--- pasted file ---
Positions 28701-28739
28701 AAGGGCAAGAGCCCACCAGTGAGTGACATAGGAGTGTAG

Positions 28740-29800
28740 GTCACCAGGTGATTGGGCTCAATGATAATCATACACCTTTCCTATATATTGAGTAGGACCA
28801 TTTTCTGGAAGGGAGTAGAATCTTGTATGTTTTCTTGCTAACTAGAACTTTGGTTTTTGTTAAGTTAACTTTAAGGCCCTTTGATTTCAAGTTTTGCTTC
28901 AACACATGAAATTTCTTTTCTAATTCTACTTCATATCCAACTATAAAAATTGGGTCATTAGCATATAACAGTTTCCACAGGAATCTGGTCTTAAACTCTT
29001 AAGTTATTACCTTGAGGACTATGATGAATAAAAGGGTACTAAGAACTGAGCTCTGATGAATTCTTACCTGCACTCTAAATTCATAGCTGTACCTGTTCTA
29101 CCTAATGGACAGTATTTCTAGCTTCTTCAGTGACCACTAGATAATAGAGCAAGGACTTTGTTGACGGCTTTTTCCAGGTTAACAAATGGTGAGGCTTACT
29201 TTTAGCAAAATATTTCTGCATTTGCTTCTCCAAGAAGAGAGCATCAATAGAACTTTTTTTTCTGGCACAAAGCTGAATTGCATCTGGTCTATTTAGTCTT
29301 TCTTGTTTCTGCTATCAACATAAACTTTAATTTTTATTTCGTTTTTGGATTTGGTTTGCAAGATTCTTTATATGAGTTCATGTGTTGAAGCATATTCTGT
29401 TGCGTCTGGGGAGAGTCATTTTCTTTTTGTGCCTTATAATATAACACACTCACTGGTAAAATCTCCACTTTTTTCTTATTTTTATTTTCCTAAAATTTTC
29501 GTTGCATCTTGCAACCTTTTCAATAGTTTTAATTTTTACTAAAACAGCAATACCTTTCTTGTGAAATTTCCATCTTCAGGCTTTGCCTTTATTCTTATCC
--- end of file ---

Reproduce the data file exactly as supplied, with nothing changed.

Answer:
Positions 28701-28739
28701 AAGGGCAAGAGCCCACCAGTGAGTGACATAGGAGTGTAG

Positions 28740-29800
28740 GTCACCAGGTGATTGGGCTCAATGATAATCATACACCTTTCCTATATATTGAGTAGGACCA
28801 TTTTCTGGAAGGGAGTAGAATCTTGTATGTTTTCTTGCTAACTAGAACTTTGGTTTTTGTTAAGTTAACTTTAAGGCCCTTTGATTTCAAGTTTTGCTTC
28901 AACACATGAAATTTCTTTTCTAATTCTACTTCATATCCAACTATAAAAATTGGGTCATTAGCATATAACAGTTTCCACAGGAATCTGGTCTTAAACTCTT
29001 AAGTTATTACCTTGAGGACTATGATGAATAAAAGGGTACTAAGAACTGAGCTCTGATGAATTCTTACCTGCACTCTAAATTCATAGCTGTACCTGTTCTA
29101 CCTAATGGACAGTATTTCTAGCTTCTTCAGTGACCACTAGATAATAGAGCAAGGACTTTGTTGACGGCTTTTTCCAGGTTAACAAATGGTGAGGCTTACT
29201 TTTAGCAAAATATTTCTGCATTTGCTTCTCCAAGAAGAGAGCATCAATAGAACTTTTTTTTCTGGCACAAAGCTGAATTGCATCTGGTCTATTTAGTCTT
29301 TCTTGTTTCTGCTATCAACATAAACTTTAATTTTTATTTCGTTTTTGGATTTGGTTTGCAAGATTCTTTATATGAGTTCATGTGTTGAAGCATATTCTGT
29401 TGCGTCTGGGGAGAGTCATTTTCTTTTTGTGCCTTATAATATAACACACTCACTGGTAAAATCTCCACTTTTTTCTTATTTTTATTTTCCTAAAATTTTC
29501 GTTGCATCTTGCAACCTTTTCAATAGTTTTAATTTTTACTAAAACAGCAATACCTTTCTTGTGAAATTTCCATCTTCAGGCTTTGCCTTTATTCTTATCC